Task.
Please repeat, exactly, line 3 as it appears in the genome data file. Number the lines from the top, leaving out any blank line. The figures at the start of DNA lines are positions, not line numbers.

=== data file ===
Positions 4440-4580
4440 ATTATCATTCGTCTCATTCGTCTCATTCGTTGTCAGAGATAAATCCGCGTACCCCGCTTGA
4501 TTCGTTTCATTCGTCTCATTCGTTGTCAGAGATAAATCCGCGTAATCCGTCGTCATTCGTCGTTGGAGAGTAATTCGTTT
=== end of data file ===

4501 TTCGTTTCATTCGTCTCATTCGTTGTCAGAGATAAATCCGCGTAATCCGTCGTCATTCGTCGTTGGAGAGTAATTCGTTT